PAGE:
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"It still terrifies me today."

Some places seem permanently haunted. No subsequent contradictory experience ever erases the spookiness of these places. Once jarred, forever barred from comfortable coexistence. Seattle, or Sleazeattle, as I used to call it when I lived here, serves as that place for me. The prospect of revisiting it raised my hackles. The two days before we crossed the Cascades, I caught myself dreading our next destination, even though nearly fifty years now separate me from those times. It was always a cold city, one seemingly still struggling to outgrow its sorry start. The great fire of 1889 seemed to just encourage those who'd grown accustomed to walking its soggy board sidewalks. They built skyscrapers on unpromising fill and kept growing until it began to strangle itself with its own traffic. Hillsides held huge houses overlooking a smoky port. Slums subsumed its Southern third. It was every bit as segregated as Atlanta or Chicago or Boston. It was and remains a distinctly odd place.

Walking this morning through the Pike Place Market before opening time, I find it still just as unpromising as it ever seemed.
A produce vendor insults me as I pass. That hasn't changed, either. The streets still seem greasy and unkempt, though post modern construction peeks out through still almost ramshackle older buildings. The Sound peeks through the few spaces separating tightly-built blocks. The hills, too, seem unchanged and just as daunting as they ever were. I pass Pine Street and find my mind transporting me back in time when Freddy, a grifter on release from a term in the Walla Walla State Pen, took me on a tour of his older haunts. Pine Street in 1973 personified Sleazeattle, with end to end bars and strip joints I would have never considered entering alone, but Freddy insisted. He wanted to show me something.

He escorted me into a full dress Tom Waits songbook, where Small Change really did get rained on with his own thirty-eight. Freddy pointed out that the bar across the street was the bank robbers' joint. "Everyone in there thinks they're Dillinger," he explained. Freddy seemed to know everyone on the street, shuffling shadows he claimed were all on parole or had been in the joint. "That one's the finest forger in the Northwest," he noted. Another place seemed to be a titty bar featuring tiny pasties for modesty's sake. Everyone Freddy introduced me to seemed bigger than life and also somewhat run over by it. They seemed a defiant crew, belligerently walking too close to a fine line I'd never once considered crossing. They seemed damned and also damned proud of their condition. Freddy eventually reverted to his old ways and was indicted for real estate fraud. The pull of the money was stronger than his attachment to his wife and kids. He went back over to Walla Walla.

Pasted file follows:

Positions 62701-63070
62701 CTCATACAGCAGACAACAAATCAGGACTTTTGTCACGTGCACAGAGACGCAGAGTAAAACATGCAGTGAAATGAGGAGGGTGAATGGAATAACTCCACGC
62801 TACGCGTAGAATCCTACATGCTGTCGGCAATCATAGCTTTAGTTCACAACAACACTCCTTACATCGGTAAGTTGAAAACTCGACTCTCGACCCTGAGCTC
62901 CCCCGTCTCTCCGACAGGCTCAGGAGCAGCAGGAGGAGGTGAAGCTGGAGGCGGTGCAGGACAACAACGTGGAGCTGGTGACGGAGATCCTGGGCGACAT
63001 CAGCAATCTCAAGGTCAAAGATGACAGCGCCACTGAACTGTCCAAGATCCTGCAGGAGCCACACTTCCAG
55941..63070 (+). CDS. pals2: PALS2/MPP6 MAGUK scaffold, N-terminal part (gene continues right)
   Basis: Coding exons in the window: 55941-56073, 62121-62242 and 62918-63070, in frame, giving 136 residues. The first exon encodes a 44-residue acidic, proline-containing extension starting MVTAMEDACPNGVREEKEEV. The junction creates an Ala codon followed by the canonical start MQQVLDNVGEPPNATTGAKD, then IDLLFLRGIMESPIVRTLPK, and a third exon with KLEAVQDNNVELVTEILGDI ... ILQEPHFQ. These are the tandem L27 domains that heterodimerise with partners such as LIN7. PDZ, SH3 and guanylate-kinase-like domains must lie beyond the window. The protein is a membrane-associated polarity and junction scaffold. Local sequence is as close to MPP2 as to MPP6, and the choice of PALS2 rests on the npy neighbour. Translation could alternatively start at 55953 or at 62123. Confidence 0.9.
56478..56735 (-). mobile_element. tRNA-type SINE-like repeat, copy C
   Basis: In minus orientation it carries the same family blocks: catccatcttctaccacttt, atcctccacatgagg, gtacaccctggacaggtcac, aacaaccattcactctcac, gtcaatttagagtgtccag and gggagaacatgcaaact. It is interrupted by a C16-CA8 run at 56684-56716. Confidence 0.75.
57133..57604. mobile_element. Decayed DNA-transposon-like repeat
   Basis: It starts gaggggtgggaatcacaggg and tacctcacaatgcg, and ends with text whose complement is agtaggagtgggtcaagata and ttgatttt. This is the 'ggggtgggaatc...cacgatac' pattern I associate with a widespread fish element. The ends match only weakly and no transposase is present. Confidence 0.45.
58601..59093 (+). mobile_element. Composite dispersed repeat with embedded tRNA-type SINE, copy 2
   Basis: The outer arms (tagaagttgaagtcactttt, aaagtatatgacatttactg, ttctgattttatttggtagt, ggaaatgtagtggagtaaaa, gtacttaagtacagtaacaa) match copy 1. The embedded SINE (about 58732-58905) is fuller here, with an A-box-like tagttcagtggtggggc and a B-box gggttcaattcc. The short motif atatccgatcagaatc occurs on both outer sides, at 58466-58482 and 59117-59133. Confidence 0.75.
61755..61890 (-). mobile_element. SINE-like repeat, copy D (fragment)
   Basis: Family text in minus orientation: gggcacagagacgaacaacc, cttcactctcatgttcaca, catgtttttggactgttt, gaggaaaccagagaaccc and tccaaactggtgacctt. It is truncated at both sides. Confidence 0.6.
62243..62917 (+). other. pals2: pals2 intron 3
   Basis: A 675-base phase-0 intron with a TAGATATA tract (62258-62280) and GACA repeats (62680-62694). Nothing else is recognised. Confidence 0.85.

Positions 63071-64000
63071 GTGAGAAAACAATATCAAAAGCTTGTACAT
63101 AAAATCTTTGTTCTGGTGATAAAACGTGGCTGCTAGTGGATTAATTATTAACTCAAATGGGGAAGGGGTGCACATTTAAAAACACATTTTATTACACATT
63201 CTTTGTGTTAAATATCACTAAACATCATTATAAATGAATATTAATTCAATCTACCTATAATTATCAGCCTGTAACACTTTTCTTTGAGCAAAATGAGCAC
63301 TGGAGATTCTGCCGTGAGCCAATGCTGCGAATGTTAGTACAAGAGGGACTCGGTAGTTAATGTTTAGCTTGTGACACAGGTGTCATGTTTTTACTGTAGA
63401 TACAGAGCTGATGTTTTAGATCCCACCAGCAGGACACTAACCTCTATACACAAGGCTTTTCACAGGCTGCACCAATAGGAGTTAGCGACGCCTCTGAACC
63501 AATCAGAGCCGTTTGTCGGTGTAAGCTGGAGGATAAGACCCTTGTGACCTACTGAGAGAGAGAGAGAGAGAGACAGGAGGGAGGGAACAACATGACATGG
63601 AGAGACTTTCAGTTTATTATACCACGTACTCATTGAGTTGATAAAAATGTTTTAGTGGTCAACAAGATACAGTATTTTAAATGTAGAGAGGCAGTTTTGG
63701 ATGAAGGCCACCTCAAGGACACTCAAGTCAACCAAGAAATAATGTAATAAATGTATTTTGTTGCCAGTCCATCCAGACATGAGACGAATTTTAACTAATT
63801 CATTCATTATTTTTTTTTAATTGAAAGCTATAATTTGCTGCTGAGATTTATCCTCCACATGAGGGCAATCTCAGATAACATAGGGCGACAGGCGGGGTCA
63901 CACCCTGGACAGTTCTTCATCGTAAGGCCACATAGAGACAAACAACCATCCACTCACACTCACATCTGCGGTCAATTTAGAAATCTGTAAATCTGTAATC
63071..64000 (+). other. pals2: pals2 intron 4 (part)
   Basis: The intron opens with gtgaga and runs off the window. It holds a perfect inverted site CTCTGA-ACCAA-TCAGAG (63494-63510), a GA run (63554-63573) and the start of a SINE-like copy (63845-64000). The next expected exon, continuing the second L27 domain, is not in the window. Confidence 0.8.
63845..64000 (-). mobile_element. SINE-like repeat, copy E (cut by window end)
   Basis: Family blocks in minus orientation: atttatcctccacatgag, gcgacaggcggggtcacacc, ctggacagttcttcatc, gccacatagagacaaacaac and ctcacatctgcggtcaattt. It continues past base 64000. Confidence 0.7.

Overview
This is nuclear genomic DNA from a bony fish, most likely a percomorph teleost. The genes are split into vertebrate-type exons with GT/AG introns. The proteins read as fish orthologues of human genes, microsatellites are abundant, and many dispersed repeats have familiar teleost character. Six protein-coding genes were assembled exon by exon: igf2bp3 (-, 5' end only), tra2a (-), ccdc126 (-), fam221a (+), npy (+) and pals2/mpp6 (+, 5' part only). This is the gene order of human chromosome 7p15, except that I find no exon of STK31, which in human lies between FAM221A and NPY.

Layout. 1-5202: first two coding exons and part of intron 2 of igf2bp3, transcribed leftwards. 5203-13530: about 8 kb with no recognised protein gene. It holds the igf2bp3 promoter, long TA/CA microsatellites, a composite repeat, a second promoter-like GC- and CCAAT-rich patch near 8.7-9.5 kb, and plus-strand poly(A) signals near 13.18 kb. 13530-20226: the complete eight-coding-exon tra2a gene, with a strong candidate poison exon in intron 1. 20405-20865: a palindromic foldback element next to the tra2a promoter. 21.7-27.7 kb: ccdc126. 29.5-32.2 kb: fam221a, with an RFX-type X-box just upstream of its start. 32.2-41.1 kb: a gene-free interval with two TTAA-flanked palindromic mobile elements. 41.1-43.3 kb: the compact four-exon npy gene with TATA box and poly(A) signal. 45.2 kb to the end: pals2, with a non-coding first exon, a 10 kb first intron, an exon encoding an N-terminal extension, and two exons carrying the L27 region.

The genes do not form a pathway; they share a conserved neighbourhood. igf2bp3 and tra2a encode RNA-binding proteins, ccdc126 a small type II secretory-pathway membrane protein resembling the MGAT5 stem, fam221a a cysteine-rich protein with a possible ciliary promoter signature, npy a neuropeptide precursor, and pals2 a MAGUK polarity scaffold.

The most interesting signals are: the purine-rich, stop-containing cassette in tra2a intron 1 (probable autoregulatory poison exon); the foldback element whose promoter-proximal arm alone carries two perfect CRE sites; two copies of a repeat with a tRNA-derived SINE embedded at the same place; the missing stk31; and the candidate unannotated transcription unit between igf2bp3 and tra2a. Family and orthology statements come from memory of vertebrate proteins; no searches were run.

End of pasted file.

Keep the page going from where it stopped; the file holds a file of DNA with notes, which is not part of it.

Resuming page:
I'd been down to the Pioneer Square casual labor office where I sat with sad hungover indians praying for a day's work for a half-day's pay. I'd wandered the reaches of the University District through long unpromising evenings, worrying out another song lyric, feeling far distant from myself. Sleazeattle was where I came of age, disconnected from my homeland and quite literally out on the street. It seemed then as it still seems now, the sort of place more likely to steal your wallet than provide a paycheck. The Muse and I last night, tuckered from our frantic entrance into this place, decided to just grab a quick bite from the hotel restaurant, though we knew it was a clip joint by the very look of the place. She ordered crab cakes that recalibrated my concept of micro-miniaturization. If you're not actively fleecing here, you're a sheep.

My most jarring experience here came when Jimmy Underhill, another recent parolee who we'd given a lift over to the area when he gained release, fell back on hard times. On the drive from the opposite side, he'd sworn again and again that he'd never go back to using again. Those first few weeks seemed promising. He sounded so damned upbeat, but he couldn't find a job or qualify for training. He moved out of his endlessly forgiving sister's place back out on the streets. He'd started using again. I learned that he'd shot himself from a small piece in the paper, a friend of mine worth a couple of lines on the fifteenth page of the Times. I came to understand that this place was more than semi-serious street theater. That it gobbled up good people as well as bad ones. It still terrifies me today.

©2019 by David A. Schmaltz - all rights reserved

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